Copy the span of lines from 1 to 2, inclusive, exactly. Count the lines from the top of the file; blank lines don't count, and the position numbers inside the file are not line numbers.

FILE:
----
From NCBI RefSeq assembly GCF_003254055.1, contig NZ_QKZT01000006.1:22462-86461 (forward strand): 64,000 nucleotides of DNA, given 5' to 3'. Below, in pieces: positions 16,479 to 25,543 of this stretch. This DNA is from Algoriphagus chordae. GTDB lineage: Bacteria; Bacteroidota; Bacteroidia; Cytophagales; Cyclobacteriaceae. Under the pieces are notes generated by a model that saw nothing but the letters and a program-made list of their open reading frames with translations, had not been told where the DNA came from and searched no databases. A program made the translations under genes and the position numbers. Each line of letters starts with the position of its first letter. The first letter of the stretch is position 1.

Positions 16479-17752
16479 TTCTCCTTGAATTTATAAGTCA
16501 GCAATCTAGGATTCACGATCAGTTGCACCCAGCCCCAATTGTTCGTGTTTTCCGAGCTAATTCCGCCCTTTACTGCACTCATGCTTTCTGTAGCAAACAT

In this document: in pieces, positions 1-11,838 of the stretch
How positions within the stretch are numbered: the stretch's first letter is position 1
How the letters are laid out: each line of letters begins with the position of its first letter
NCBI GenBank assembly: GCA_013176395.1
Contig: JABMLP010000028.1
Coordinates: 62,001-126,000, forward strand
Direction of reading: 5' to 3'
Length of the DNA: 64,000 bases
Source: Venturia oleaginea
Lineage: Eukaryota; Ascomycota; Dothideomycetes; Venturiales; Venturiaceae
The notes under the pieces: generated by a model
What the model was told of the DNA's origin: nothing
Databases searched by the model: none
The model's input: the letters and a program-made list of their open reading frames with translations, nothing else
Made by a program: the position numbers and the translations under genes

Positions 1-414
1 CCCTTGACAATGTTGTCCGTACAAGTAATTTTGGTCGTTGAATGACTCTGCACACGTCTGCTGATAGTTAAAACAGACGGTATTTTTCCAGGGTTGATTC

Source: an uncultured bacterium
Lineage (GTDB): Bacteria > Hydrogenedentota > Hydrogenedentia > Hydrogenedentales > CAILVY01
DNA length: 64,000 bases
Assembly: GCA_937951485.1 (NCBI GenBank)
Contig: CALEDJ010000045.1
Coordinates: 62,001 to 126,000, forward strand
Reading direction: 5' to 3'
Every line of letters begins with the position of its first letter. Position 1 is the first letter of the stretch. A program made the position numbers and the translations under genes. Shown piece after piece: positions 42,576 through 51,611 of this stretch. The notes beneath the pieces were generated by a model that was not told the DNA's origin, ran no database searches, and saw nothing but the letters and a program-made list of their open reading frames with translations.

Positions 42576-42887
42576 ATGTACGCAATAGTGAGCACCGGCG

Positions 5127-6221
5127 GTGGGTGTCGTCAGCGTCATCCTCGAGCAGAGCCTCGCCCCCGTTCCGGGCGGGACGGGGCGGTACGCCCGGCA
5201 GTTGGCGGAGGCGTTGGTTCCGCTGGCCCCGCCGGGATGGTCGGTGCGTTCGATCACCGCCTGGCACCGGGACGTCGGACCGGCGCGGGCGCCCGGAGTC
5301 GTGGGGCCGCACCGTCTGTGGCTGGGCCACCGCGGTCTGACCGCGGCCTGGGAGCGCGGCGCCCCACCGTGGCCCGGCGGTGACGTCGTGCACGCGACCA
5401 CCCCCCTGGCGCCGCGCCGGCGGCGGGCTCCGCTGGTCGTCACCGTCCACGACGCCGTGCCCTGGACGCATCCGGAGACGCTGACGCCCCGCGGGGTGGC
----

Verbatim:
From NCBI RefSeq assembly GCF_003254055.1, contig NZ_QKZT01000006.1:22462-86461 (forward strand): 64,000 nucleotides of DNA, given 5' to 3'. Below, in pieces: positions 16,479 to 25,543 of this stretch. This DNA is from Algoriphagus chordae. GTDB lineage: Bacteria; Bacteroidota; Bacteroidia; Cytophagales; Cyclobacteriaceae. Under the pieces are notes generated by a model that saw nothing but the letters and a program-made list of their open reading frames with translations, had not been told where the DNA came from and searched no databases. A program made the translations under genes and the position numbers. Each line of letters starts with the position of its first letter. The first letter of the stretch is position 1.

Positions 16479-17752